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Republicans in Congress have moved one step closer to taking away the Environmental Protection Agency's authority to regulate the greenhouse gases that are responsible for climate change. This afternoon, by a vote of 34-19, the House Energy and Commerce Committee approved the so-called Energy Tax Prevention Act of 2011 that would amend the Clear Air to state that seven specific greenhouse gases, plus "any other substance subject to, or proposed to be subject to, regulation, action, or consideration under [the Clean Air Act] to address climate change," are not "air pollutants," and, therefore, can not be regulated by the EPA. The bill now goes to the full House for a vote on passage.

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The open amendment process that House Republicans used to create their 2011 budget bill had its benefits. For example, it allowed a bipartisan group of rank-and-file Reps. to stand against party leadership and strip out funding for a costly alternative engine program for a fighter jet that the Air Force itself says is unnecessary. On the other hand, it gave members who were looking to fulfill promises to powerful political interests a platform to do so. The policy riders that were added to the budget bill are keeping Congress bogged down with stopgap funding to keep the government from shutting down and preventing them from engaging in serious negotiations over funding levels for the rest of the year. That in turns means there's no time to work on other important issues, like job creation and long-term debt reduction.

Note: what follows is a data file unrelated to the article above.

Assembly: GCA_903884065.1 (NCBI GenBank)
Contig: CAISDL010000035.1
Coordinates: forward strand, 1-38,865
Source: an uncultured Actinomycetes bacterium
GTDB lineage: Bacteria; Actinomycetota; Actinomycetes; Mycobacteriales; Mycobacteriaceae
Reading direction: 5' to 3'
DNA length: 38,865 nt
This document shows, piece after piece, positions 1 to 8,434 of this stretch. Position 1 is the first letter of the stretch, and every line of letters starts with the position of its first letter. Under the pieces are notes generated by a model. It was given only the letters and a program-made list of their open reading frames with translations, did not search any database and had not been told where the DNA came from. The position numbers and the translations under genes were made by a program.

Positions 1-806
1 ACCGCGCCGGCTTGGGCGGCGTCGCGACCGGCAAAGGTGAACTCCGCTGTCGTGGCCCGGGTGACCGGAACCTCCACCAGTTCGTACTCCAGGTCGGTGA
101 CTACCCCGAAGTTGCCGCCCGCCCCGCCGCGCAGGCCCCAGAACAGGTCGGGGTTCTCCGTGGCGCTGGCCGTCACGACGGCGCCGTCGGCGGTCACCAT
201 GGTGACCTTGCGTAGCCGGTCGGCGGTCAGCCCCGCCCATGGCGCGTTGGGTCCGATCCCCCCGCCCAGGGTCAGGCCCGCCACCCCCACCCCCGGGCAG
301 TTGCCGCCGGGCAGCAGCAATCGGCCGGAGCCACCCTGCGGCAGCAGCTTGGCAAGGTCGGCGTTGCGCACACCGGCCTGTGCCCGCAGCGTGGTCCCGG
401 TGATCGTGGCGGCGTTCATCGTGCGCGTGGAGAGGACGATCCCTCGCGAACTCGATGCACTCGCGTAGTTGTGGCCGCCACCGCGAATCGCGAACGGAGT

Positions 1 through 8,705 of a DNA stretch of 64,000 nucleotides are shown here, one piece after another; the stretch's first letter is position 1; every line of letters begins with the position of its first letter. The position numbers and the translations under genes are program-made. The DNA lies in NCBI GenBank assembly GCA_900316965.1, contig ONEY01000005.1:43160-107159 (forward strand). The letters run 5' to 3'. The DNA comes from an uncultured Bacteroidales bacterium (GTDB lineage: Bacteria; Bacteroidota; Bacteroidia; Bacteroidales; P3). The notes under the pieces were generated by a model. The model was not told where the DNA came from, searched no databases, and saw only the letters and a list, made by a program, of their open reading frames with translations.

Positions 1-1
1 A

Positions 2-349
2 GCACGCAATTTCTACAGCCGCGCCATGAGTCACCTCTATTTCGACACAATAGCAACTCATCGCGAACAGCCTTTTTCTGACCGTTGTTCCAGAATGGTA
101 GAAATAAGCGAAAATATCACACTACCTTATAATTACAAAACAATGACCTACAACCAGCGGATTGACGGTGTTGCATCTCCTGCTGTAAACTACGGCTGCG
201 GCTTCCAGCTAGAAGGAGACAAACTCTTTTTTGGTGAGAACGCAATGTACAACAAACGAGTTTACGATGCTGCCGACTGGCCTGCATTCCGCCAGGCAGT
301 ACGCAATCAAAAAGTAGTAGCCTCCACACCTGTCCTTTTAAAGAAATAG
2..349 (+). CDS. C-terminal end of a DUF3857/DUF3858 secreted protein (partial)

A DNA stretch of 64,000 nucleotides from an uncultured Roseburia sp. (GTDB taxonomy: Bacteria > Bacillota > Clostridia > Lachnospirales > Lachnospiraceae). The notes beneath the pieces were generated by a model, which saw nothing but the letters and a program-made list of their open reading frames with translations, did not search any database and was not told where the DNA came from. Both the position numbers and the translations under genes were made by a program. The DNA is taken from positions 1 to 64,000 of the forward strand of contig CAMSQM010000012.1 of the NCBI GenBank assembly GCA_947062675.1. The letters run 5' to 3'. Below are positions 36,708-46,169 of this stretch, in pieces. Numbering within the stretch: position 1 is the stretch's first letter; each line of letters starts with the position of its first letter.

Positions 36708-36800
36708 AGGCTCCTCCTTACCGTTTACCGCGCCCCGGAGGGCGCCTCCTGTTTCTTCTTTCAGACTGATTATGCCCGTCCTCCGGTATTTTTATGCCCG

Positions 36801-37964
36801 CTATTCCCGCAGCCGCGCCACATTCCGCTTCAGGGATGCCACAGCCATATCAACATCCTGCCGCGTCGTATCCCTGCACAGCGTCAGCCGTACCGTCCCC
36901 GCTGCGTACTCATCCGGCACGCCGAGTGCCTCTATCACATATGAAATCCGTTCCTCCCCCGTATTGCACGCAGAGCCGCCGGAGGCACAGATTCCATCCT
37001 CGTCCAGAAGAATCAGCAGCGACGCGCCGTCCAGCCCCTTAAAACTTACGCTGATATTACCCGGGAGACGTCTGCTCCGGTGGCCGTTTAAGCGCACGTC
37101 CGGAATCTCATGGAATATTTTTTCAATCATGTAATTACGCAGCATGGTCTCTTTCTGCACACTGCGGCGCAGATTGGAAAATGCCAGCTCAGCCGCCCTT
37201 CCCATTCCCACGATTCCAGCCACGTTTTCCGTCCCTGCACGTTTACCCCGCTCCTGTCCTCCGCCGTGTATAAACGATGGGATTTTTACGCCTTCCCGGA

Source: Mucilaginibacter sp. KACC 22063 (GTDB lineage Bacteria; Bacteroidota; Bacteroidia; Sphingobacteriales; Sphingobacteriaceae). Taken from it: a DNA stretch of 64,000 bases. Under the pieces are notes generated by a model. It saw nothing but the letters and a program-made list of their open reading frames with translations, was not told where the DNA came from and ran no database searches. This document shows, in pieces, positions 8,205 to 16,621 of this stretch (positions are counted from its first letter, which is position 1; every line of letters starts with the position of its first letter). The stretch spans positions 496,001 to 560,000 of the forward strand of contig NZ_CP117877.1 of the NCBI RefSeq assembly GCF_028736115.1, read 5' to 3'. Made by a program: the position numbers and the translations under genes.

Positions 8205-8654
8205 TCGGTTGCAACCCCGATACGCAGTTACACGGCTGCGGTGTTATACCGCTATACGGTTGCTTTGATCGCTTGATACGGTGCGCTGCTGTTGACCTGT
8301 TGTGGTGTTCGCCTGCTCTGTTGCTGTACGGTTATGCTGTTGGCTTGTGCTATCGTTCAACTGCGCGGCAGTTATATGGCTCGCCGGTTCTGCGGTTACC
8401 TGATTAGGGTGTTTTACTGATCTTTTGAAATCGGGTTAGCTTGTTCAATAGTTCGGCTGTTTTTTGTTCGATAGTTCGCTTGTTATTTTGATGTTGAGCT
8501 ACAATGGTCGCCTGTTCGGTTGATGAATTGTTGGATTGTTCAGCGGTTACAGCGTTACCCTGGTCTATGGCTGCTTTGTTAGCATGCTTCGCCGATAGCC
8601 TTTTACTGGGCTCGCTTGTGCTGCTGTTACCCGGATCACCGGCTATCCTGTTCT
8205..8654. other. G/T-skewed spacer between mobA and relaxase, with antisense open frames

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The Week Ahead in Congress

March 13, 2011 - by Donny Shaw

Another week, another scramble in Congress to pass a funding bill to keep the government from shutting down. This time, they're looking at a three-week stopgap bill that would cut about $2 billion per week from 2010 funding levels by essentially accelerating cuts that have been proposed by President Obama and congressional Democrats. With bipartisan support on the specifics and a general preference among all to keep the government from shutting down, the bill is expected to pass in both chambers by wide margins and be signed into law before thethe current stopgap runs out on Friday. After that, House Republicans are planning votes on eliminating federal funding for NPR and canceling more housing programs. Click through for full details and links to learn more.